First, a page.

And I, when I came to you, brothers, did not come proclaiming to you the testimony of God with lofty speech or wisdom. For I decided to know nothing among you except Jesus Christ and him crucified. And I was with you in weakness and in fear and much trembling, and my speech and my message were not in plausible words of wisdom, but in demonstration of the Spirit and of power, so that your faith might not rest in the wisdom of men but in the power of God.
1 Corinthians 2:1-5
I was watching an ad for an online service called “Got to meeting.” This service allows multiple people to videoconference through their computers. The person on the ad was the CEO of some start up business in San Francisco and he was making a strong plug for this service and how it makes his business run. I can’t even begin to imagine how the whole thing works. The technology available out there is almost beyond belief, and it seems like every month there is a new “must have” technology product that must be purchased in order to be relevant in the fast paced marketplace in which we live
I wish I could say that the church is immune to such things, but alas we are not. You could fill many a bathtub with the ink that has been spilled on the pages of book after book of the newest and best approaches to “doing church.” Evangelism made easy! Church growth for the 21st Century! Ancient modern relevant worship that Millennials will dig! It can get a bit overwhelming as you make your way through the aisles of the Christian bookstore.
Now, is this phenomenon of new technique after new technique for church flooding the Christian marketplace unique to our time? The answer to that question is a definite NO. Ever since the day of Pentecost when the church was founded, people have been trying to improve on the recipe. Saint Paul certainly encountered this as he ministered amongst the Gentiles. Nowhere was this kind of re-invention more rampant than in the cosmopolitan and eclectic city of Corinth. New and diverse ideas were constantly passing through as travelers made their way across that busy isthmus. Surely, even the message of Jesus Christ could be presented with a bit more panache and style. Sure, it could, but there was only one problem with that notion. It lacks power!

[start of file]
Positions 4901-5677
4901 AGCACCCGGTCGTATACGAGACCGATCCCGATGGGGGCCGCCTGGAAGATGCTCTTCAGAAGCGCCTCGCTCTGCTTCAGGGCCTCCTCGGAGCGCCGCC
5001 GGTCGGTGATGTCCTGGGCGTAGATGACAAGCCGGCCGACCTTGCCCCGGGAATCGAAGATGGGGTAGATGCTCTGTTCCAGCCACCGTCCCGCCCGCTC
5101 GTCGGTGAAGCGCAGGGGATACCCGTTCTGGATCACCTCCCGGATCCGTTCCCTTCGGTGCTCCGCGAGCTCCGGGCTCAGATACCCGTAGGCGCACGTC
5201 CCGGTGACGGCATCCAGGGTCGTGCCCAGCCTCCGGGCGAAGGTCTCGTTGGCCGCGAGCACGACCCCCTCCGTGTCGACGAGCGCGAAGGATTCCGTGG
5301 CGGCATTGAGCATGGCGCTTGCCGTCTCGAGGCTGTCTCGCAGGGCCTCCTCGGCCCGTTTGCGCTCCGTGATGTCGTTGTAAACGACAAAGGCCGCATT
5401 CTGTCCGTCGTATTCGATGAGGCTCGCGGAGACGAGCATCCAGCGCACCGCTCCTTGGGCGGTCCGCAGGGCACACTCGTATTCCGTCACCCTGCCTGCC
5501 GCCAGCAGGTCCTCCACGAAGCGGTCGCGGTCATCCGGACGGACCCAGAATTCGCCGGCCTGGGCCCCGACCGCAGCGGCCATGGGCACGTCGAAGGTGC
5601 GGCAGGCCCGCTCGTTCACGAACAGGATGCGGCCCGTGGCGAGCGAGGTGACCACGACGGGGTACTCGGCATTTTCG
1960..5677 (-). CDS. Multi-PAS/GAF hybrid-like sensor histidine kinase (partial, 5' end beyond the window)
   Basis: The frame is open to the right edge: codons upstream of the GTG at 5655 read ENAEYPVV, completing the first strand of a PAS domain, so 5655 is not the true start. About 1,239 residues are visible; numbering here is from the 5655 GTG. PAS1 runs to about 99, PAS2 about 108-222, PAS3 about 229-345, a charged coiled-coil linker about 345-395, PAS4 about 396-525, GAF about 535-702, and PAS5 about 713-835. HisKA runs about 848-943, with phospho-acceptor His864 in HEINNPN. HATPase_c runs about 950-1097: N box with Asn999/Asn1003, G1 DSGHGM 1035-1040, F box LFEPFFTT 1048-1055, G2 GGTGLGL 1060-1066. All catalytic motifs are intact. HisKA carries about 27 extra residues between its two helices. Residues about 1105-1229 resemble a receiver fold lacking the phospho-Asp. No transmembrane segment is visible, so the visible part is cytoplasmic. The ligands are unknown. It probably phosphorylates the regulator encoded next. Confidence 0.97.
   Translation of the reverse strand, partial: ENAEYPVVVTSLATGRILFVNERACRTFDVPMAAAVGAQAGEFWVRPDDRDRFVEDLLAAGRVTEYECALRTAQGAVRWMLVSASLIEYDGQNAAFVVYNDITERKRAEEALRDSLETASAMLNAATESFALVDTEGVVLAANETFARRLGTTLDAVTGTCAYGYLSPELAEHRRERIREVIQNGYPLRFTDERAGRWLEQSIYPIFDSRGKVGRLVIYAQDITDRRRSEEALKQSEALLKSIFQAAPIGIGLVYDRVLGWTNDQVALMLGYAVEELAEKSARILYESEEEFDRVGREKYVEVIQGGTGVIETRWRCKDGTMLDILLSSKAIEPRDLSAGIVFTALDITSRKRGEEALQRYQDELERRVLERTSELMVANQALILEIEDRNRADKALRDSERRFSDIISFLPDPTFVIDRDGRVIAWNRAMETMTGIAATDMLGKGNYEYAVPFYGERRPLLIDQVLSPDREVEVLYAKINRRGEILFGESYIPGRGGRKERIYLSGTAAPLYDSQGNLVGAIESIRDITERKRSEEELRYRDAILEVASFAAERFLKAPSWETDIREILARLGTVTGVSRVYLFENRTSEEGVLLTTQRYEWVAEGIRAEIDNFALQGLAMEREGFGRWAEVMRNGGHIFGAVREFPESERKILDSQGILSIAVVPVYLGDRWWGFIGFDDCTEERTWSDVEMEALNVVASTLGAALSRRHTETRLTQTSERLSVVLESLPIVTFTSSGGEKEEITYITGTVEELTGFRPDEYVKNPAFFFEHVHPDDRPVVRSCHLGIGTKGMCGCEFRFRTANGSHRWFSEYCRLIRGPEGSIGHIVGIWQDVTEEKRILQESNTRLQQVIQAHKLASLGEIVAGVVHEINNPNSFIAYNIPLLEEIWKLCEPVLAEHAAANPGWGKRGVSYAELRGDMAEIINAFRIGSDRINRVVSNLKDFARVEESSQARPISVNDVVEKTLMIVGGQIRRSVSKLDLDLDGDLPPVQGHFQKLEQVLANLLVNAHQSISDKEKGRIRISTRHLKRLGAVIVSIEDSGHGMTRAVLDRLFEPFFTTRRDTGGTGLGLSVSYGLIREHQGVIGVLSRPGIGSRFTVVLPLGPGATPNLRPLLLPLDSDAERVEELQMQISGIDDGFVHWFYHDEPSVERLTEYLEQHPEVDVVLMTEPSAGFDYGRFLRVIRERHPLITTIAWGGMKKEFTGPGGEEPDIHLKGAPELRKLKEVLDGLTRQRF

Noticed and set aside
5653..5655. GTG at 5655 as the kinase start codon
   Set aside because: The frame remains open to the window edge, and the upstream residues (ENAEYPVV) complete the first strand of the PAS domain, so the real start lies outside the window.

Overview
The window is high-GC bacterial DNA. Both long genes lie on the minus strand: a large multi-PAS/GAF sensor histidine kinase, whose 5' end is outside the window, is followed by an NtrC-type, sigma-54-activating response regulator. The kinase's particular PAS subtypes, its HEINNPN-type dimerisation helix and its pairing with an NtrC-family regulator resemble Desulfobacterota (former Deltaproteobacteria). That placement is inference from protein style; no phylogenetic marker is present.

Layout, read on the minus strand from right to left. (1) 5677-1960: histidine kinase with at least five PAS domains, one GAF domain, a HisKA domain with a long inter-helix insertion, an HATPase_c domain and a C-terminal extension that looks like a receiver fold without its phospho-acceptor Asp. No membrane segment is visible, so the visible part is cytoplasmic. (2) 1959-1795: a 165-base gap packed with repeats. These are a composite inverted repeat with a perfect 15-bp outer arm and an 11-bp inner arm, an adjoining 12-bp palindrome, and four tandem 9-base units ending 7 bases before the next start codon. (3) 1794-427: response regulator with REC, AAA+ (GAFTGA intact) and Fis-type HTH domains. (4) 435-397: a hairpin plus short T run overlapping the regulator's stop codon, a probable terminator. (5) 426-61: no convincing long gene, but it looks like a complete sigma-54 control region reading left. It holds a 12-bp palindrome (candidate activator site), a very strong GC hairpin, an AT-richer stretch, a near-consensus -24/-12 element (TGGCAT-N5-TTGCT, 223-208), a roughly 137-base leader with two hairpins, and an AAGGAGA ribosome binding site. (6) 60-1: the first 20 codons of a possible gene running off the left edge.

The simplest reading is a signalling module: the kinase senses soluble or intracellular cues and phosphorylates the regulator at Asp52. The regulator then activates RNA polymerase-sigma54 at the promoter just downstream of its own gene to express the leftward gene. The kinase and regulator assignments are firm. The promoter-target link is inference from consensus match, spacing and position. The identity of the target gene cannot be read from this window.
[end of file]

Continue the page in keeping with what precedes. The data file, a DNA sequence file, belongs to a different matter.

Oh, it is so tempting to take the Gospel and try and dress it up, or in some cases, to strip it down in order to make it more “palatable,” or at least so we think. Paul knew better. He was man who was highly educated as a lawyer. He had a mind more sophisticated than the average bear, but it was the pure and unadulterated word of Christ that had transformed him from Saul the persecutor of Jesus to Paul the Apostle of Jesus. Paul knew that no amount of human wisdom and manipulation could do one thing to improve on the Good News of Jesus. Sure, he probably could have been very impressive in his discourse with the people, but then they might begin to worship the messenger and not the One about whom the messenger was speaking, Jesus Christ and him crucified. Paul, Apollos, Peter – none of them should or could be the resting place for faith. No new model of ministry, or old model of ministry for that matter, can be the resting place for faith. No particular style of music or approach to preaching or church program can be the resting place for faith. The only place anyone’s faith can rest is in the power of God, and we see the power of God made perfectly manifest in the cross of Jesus Christ. You can’t improve on that.
[Coming Close is a weekly article by our Dean and Rector, the Very Rev. R. Peet Dickinson]